Even with the most attentive chicken keeping, one of your chooks will get sick sooner or later. It is important to be able to recognise the symptoms of illness and act quickly - chickens are great at hiding their symptoms, so by the time you notice, they are usually very sick indeed.
If you think your chicken is sick...
Always, always, always take them to the vet. Always. A vet has the best possible means of helping your girls and will be able to diagnose any problems with far greater accuracy than any online resource.
This article is a helpful guide, but only a guide - your vet is the solution!
General symptoms of illness
Diagnosing chooks is an enormous challenge: they hide their symptoms, and couldn’t tell you what is wrong even if they wanted to. Furthermore, many of the external symptoms are not specific to any one illness. A sick chicken may present any of the following:
- Not eating or drinking
- Weight loss
- Weakness or lethargy
- Difficulty walking
- Pale comb or wattles
- Dull eyes
- Diarrhoea or abnormal droppings
- Not laying
- Losing feathers
- Fluffed up feathers
- Other abnormal behaviour
If any combination of the above describes your chicken, she may be sick, and you should take her to the vet for an exact diagnosis and treatment.
Symptoms of respiratory illness
Respiratory illnesses manifest unique symptoms compared to most other illnesses. Your chook may have a respiratory illness if she has:
- Wheezing or raspy breath
- Runny nose
- Weepy eyes
- Swollen eyes
Again, it is virtually impossible for a backyard keeper to identify the particular illness in question. You must take your chicken to the vet for diagnosis, and treatment. This will usually involve antibiotics which your vet can prescribe.
General treatment options
If, for whatever reason, you cannot get your chook to the vet immediately, then there are some simple things that you can do to increase her odds of recovery.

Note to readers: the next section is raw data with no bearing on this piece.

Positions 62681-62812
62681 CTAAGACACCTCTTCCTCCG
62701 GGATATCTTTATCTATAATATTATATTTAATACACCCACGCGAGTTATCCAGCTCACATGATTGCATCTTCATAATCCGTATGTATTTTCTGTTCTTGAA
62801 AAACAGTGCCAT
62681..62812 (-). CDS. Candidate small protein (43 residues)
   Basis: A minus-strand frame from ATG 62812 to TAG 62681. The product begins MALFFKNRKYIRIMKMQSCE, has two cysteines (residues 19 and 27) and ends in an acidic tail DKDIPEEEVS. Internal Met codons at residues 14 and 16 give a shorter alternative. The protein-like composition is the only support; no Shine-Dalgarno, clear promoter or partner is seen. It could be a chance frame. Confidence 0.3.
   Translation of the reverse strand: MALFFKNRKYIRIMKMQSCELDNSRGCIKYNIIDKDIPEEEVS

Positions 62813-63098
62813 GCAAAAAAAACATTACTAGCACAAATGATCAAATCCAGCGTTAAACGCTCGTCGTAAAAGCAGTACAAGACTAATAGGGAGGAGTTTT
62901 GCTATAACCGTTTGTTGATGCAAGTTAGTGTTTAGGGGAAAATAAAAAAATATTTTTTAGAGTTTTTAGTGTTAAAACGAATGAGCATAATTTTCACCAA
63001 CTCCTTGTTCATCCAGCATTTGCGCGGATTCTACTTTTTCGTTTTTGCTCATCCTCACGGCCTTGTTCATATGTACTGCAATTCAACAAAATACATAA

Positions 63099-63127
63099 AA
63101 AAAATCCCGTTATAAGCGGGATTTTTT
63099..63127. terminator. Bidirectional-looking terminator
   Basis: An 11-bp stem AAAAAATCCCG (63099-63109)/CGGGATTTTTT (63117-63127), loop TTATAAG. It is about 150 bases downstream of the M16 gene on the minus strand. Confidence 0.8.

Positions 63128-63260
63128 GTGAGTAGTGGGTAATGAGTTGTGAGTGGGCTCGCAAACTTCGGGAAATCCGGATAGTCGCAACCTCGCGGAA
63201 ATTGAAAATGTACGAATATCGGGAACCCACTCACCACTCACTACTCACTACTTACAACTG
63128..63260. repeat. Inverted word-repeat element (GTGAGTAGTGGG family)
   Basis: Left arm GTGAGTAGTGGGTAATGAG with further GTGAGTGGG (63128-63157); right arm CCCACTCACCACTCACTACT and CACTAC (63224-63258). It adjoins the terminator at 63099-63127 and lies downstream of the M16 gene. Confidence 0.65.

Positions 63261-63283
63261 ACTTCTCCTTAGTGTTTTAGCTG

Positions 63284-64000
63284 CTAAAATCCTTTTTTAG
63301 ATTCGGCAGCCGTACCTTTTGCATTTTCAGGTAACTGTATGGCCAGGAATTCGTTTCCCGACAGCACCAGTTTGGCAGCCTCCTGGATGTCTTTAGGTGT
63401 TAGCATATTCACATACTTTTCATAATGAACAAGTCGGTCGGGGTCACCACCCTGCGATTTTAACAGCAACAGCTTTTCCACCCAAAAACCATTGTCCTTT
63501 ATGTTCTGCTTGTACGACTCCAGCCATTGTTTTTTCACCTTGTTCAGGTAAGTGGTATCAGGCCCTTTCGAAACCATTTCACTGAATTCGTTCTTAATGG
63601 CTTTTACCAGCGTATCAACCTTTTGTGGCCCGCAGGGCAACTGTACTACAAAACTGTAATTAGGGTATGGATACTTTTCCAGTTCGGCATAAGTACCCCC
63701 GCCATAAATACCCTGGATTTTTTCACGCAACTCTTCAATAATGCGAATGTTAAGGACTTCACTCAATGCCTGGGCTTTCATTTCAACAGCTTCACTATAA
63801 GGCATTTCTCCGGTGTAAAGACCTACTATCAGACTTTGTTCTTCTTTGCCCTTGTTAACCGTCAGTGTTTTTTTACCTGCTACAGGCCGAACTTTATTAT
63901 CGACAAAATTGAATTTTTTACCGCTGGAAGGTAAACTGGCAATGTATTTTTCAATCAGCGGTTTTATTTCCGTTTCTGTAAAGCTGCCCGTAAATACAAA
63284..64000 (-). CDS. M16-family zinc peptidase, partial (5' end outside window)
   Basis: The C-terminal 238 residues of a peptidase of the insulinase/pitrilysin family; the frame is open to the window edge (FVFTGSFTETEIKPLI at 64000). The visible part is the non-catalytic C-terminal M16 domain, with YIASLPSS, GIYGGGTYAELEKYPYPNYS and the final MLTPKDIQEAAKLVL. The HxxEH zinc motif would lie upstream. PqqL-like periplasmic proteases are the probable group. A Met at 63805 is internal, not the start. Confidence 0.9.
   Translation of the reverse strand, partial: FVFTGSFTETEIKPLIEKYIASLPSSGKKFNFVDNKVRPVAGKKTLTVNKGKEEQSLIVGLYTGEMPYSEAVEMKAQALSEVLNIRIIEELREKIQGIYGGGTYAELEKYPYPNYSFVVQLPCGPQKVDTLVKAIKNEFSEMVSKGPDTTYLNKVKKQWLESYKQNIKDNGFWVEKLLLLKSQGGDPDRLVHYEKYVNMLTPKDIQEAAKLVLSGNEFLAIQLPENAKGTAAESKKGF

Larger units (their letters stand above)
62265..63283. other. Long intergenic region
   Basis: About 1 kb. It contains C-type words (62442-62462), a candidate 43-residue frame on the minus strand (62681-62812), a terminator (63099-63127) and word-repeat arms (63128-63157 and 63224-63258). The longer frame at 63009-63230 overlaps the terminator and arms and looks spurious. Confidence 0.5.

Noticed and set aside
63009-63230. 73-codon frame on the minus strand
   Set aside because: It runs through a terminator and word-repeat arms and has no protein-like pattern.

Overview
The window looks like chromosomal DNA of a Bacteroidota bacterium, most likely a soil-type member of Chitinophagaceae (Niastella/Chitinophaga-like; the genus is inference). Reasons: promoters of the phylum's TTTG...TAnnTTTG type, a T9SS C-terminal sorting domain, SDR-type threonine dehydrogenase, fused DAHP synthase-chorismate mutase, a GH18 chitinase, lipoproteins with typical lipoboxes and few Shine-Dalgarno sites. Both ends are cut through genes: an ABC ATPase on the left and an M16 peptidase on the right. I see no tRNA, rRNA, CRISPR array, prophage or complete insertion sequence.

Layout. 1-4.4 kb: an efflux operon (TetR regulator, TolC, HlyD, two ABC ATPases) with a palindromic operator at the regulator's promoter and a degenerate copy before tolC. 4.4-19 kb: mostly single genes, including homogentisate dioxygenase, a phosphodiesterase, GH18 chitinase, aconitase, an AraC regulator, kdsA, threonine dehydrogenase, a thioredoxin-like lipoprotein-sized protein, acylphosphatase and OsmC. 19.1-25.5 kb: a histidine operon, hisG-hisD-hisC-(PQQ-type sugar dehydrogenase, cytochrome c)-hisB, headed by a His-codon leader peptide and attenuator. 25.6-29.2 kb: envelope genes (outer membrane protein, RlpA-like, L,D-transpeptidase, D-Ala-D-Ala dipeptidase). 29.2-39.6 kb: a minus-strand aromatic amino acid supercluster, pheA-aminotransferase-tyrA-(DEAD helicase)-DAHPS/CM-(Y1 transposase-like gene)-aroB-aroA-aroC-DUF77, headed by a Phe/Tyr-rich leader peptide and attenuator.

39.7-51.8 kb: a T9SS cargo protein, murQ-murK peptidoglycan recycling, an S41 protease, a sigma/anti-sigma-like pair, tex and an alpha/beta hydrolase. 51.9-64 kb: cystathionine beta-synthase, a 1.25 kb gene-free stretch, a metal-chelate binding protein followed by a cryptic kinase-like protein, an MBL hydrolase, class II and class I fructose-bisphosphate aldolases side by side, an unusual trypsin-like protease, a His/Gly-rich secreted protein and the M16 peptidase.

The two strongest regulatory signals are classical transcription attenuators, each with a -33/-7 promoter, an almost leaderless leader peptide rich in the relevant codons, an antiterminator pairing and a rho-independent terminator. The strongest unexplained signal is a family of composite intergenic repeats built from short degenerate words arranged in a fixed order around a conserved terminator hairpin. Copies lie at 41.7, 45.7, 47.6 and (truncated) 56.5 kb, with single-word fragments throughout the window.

- Isolate her from the rest of the flock to prevent any possible spread of illness and reduce bullying from healthy chickens.
- Keep her in a warm, dry area.
- Provide plenty of food and water. Give treats if she won’t eat her regular food - eating anything is better than nothing.
- Add minced garlic to food, and apple cider vinegar to water (1 teaspoon per litre) to boost her immune system.
- Give a teaspoon of yoghurt for some added probiotics. Don’t overdo it as this can cause diarrhoea.
Sometimes, a little TLC may be all a chicken needs, but it is always better to be safe than sorry. After you have gone to the vet, it may be worth checking your coop set-up - windy drafts and dust are a common cause of illness, and fixing these problems will help keep your flock healthy.
Some illnesses have particular symptoms (in addition to those described above) which can help with home diagnosis.
- Marek’s: Tumours growing on the chicken’s body.
- Coryza: [respiratory] Extremely swollen eyes, and an extremely rancid odour.
- Coccidiosis: Sometimes results in bloody faeces.
- Avian influenza: [respiratory] Dark, red spots on legs and comb, and sudden death. This disease can infect people, so be extremely careful if you suspect it. Report any cases to your local government immediately.
- Impacted crop: Swollen crop (a pouch at the front of the body), which is extremely hard to the touch.
- Sour crop: Swollen crop, which is mushy to the touch, and a rotten smell from the mouth.
- Fowl pox: White spots and scabs on comb and wattles.
- Botulism: Tremors of increasing intensity, ending in death.
- Cholera: Swollen comb, and runny nose.
- Bumblefoot: Infected wound on foot.
- Egg binding: The bulge of a stuck egg near or at the exit to the vent.
- Heatstroke: Heavy panting, feathers held away from the body.
- Frostbite: Pale, slightly blue comb or legs.
- Pasty butt/vent gleet: Droppings caked over the bum.
- Mites or lice: Pale comb (from blood loss), and small insects among feathers.
- Worms: Evidence of worms in droppings.